US 4784069 A
In a chemical process plant or the like, of the type having a gas turbine driven compressor and a fired heater for heating the process medium, and of the type which hitherto used the exhaust (GTE) of one or more gas turbines as an oxidizing medium input for oxidizing the fuel in the radiant section of the fired heater, the GTE is instead now diverted from the radiant section to a heat exchanger and air at substantially atmospheric pressure and ambient temperature is forced through the heat exchanger by a fan so as to be heated by the heat energy derived from the GTE and is then fed to the said oxidizing medium input of the heater radiant section. The GTE which has passed through the heat exchanger is exhausted to atmosphere. Air and any GTE which is surplus to the requirements of the heater radiant section can be fed to a heat recovery convection section in the flue of the heater where it can support further combustion, thereby increasing flexibility of heat recovery in the convection section and in the overall operation of the fired heater.
1. A chemical process plant incorporating a gas turbine, means for utilising the sensible heat of the gas turbine exhaust (GTE) and a fuel-fired heater including a radiant heating section, fuel being burnt in said radiant section for the purpose of heating therein process-fluid contained in a least one process coil, a heat recovery section being provided in the flue of the heater and containing one or more coils containing heat recovery fluids, wherein the improvement comprises a two-channel heat exchanger (20) having a first channel (21) connected between the gas turbine exhaust (9) and an auxiliary gas exhaust means and having a second channel (22) of the heat exchanger connected between a source of fresh air and the fuel-oxidizing medium input (3) of the radiant section of the heater, said heat exchanger (20) thereby supplying heated fresh air to said radiant section at substantially atmospheric pressure, and including a first burner (26) in said flue (6) and a bypass duct (24) connected between the output of the second channel of the heat exchanger and the first burner (26) for conveying surplus heated air from the heat exchange (20) to the first burner (26) for the purposes of supporting combustion therein, said first burner having a further duel supply, (27) and including controllable valve means (28) in said bypass duct for controlling the flow of fluid therein.
2. A chemical process plant according to claim 1, including a bypass duct connected between said gas turbine exhaust and said heat recovery section for conveying surplus (GTE) to the latter, and wherein said bypass duct between the gas turbine exhaust and the heat recovery section is coupled to a second burner (13) situated in the flue (6) of the heater for supporting combustion in said burner, said burner having a fuel supply (14) and including controllable valve means (28) in said bypass duct (24) for controlling the flow of fluid therein.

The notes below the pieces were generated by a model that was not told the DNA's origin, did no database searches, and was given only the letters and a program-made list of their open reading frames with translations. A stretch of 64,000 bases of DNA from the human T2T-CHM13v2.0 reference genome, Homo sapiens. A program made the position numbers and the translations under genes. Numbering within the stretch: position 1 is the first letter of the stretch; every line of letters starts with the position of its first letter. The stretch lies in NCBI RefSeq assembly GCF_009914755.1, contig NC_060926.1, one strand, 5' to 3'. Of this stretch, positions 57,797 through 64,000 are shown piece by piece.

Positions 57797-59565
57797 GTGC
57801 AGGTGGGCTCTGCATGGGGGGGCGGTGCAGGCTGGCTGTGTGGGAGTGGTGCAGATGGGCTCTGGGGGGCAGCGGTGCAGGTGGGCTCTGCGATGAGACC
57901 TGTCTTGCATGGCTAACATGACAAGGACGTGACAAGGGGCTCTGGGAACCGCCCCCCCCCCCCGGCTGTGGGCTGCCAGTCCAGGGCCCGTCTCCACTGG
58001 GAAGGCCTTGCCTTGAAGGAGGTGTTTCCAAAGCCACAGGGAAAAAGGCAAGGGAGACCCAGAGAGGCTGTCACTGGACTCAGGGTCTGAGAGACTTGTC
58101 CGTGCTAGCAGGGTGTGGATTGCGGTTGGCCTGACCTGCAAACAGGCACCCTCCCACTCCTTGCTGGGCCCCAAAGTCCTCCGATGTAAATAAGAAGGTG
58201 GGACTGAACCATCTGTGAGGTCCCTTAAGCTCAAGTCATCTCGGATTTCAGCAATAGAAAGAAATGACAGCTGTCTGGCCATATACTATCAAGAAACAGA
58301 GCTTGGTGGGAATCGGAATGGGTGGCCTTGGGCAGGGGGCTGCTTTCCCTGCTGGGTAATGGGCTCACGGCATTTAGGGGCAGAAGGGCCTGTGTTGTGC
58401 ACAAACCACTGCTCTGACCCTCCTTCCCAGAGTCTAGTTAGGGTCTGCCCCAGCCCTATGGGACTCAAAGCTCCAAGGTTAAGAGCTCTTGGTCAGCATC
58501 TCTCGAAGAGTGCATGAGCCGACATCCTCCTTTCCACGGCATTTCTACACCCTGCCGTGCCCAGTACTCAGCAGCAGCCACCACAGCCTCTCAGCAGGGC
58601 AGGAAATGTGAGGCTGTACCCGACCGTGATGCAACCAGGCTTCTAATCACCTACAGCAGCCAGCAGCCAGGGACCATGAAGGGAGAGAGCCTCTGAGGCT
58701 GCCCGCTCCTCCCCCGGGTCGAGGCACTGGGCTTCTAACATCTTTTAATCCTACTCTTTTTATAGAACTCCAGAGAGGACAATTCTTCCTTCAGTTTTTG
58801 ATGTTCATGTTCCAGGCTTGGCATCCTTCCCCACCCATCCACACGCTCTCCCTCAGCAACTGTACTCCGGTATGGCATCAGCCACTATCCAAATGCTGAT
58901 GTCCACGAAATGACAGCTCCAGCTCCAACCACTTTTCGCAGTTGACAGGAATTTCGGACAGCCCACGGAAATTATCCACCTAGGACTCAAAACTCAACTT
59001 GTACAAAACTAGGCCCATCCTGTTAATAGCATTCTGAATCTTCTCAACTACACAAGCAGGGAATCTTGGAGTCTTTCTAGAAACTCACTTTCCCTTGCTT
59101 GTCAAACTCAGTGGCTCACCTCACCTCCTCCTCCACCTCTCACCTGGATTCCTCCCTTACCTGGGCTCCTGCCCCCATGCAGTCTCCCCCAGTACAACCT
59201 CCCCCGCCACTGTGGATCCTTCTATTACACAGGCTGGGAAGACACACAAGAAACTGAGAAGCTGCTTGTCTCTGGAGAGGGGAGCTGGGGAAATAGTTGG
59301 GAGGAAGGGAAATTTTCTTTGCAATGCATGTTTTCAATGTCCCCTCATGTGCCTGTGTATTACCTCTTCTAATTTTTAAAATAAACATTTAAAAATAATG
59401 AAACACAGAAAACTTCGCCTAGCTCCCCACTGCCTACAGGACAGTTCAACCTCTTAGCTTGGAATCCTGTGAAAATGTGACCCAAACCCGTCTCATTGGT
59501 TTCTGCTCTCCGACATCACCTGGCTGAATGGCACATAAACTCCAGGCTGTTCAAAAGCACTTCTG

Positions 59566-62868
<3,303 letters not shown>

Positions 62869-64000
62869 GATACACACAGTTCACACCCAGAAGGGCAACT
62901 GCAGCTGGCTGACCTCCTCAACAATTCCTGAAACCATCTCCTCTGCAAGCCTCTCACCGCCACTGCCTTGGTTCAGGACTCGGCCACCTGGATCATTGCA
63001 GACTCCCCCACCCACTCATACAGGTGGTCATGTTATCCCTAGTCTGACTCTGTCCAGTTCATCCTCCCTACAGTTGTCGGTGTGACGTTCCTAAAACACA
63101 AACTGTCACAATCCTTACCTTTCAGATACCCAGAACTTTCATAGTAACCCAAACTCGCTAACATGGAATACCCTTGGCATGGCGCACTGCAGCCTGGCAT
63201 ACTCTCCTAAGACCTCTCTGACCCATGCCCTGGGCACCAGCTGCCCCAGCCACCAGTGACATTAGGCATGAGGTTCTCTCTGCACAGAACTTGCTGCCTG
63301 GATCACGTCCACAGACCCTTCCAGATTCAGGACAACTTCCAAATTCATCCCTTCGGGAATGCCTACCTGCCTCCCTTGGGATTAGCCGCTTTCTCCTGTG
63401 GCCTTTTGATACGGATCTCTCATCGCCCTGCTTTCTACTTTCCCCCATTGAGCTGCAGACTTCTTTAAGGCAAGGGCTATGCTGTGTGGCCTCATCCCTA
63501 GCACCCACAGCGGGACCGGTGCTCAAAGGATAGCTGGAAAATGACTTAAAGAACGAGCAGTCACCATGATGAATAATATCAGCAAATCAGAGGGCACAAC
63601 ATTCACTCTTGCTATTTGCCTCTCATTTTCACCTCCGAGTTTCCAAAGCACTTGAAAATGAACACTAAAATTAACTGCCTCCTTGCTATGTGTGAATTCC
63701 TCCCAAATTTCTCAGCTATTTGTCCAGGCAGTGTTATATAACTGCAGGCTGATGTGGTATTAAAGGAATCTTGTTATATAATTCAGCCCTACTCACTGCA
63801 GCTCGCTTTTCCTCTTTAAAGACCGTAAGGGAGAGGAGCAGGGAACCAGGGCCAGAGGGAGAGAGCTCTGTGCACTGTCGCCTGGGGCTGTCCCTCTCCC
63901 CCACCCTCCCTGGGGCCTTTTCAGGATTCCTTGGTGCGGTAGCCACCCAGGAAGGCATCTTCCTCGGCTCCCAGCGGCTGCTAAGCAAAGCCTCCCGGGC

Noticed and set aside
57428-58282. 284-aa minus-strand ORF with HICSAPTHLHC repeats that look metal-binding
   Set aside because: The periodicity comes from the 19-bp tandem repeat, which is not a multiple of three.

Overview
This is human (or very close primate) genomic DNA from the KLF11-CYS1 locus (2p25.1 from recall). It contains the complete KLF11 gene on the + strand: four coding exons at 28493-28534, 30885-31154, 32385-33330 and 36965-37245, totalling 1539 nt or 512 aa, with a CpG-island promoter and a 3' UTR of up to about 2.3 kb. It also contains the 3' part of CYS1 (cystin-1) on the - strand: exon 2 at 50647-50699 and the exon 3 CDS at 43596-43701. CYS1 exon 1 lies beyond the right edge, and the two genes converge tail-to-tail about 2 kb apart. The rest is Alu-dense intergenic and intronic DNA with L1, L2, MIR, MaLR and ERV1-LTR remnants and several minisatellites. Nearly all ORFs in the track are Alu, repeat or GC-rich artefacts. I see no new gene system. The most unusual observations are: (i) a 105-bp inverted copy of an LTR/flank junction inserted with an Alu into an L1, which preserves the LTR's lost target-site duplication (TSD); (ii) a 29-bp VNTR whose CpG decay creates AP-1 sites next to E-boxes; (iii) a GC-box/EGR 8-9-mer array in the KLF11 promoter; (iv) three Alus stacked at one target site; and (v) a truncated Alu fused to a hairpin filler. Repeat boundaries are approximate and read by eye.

3. A chemical process plant according to claim 1 wherein said bypass duct between the gas turbine exhaust and heat recovery section has a branch coupled to the flue for bypassing said second burner and dumping GTE directly into the flue, said branch including a controllable means.
4. A chemical process plant according to claim 1 wherein said source of fresh air includes a forced draught fan for forcing fresh air into the heat exchanger at substantially atmospheric pressure.
5. A chemical process plant according to claim 1 including an induced draught fan situated between the fuel-oxidizing medium input of the radiant section and the heat exchanger.
6. a chemical process plant coupled to a gas turbine exhaust (GTE) the plant comprising a radiant heating chamber (1) with feed means for feeding ambient air to the chamber air input (3) at substantially atmospheric pressure; fuel (2) and air inputs(3) to said radiant heating chamber; a heat exchanger (20) flow connected to said radiant heating chamber for preheating the air fed to the chamber air input (3), which heat exchanger (20) derives heat from exhaust gases of the gas turbine; and an exhaust gas outlet (4) from the radiant heating chamber (1) leading to a flue (6) having a heat recovery section (7) therein, said flue (6) further including an auxilliary burner (26) having a fuel input (27) and an air input (25), the air input receiving preheated air from said heat exchanger (20); and valve means (26, 28) for controlling the proportion of preheated air fed to the auxilliary burner; wherein said flue (6) includes an additional input (12) for the exhaust gases from the gas turbine, said additional input receiving the exhaust gases from a duct carrying such gases to the heat exchanger, and including valve means (17) for controlling the proportion of said exhaust gases fed to said additional input.
This invention relates to improved arrangements and chemical process fired heaters, furnaces or boilers and to methods of operation thereof.